A blood test to determine the risks of preeclampsia and severe preeclampsia in pregnant patients has been given approval by the FDA.
The FDA has approved a test for screening preeclampsia in pregnant women.
Preeclampsia is a complication present in 1 in 25 pregnancies and is more often seen in Black women than White women.1 The condition causes high blood pressure and protein in the urine which can cause kidney and liver damage. Severe preeclampsia may be fatal in some patients.
Over the past 25 years, the prevalence of preeclampsia has risen by 25%, and it is currently the leading cause of maternal mortality and disability worldwide.2 It also increases the risks of preterm birth and pregnancy loss.
Diagnosing preeclampsia has been historically difficult, as there have been no certain methods developed for determining preeclampsia risk, presence, or severity.1 Risk factors of preeclampsia include high blood pressure, diabetes, or obesity before pregnancy, prior preeclampsia, and multiple gestation.
Symptoms include swollen hands, swollen feet, headache, nausea, fatigue, blurry vision, and rapid weight gain. Many patients associate these symptoms with pregnancy and are unaware they are caused by preeclampsia.
The risk of preeclampsia is 60% higher in Black women, kidney problems are 3 times more likely, and the risk of failed pregnancy is increased. Investigators have predicted these disparities may be caused by social, cultural, and biological issues, but are uncertain.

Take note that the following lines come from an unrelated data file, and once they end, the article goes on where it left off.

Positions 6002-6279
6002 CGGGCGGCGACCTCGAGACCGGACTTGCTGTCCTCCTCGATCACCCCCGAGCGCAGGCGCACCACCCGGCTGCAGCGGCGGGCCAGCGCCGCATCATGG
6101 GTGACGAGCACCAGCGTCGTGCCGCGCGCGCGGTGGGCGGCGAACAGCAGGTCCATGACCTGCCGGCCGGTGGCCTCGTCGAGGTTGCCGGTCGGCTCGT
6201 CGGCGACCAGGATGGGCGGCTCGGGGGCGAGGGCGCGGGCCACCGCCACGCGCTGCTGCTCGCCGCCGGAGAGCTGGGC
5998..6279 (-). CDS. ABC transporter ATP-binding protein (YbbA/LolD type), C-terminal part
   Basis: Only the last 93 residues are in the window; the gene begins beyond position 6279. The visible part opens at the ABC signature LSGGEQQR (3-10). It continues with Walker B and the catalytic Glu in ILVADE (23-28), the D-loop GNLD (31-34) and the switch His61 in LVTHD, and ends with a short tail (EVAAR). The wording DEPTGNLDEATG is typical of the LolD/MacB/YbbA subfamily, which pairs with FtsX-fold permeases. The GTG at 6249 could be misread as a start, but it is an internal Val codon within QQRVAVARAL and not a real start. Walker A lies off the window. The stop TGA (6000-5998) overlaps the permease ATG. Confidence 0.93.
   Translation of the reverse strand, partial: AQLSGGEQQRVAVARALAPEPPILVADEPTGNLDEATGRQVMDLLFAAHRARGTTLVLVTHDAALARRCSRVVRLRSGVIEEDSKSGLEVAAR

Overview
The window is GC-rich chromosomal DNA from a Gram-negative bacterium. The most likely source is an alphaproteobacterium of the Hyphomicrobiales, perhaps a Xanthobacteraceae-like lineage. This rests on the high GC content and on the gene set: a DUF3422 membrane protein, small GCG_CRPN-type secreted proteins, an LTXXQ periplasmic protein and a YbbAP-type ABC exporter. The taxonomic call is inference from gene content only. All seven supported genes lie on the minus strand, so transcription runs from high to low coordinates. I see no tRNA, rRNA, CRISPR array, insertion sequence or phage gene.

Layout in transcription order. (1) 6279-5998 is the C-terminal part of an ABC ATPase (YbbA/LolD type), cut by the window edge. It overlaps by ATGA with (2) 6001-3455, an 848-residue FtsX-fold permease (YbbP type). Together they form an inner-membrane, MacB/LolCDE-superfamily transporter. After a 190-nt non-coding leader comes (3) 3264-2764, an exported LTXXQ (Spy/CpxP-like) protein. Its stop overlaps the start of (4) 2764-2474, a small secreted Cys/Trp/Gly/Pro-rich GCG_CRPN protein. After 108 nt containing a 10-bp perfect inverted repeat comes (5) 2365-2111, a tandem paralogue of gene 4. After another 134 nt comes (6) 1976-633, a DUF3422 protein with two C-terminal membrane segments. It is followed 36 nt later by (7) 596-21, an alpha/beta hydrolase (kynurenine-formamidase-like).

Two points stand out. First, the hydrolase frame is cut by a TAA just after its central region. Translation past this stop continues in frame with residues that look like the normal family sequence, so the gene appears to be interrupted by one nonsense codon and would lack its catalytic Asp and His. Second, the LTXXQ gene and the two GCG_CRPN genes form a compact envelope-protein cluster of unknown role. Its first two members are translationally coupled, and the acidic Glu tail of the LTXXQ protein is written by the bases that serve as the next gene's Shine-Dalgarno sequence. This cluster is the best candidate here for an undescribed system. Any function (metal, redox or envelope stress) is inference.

The new blood test measures the 2 proteins put out by the placenta to determine preeclampsia presence. A normal ratio between the 2 proteins indicates a patient does not have preeclampsia, while a disproportionate ratio indicates increased preeclampsia risk, with a direct correlation between the disproportion and risk.
This blood test was developed by Thermo Fisher Scientific and granted approval by the FDA in May 2023.2 It was designed for use in pregnant patients in the hospital with blood pressure disorders.
Delivery is the primary cure for preeclampsia, leading doctors to keep patients at risk of severe preeclampsia in the hospital. As an estimated 6 in 10 deaths from preeclampsia are preventable, the ability to measure severe preeclampsia risk could be lifesaving in many patients.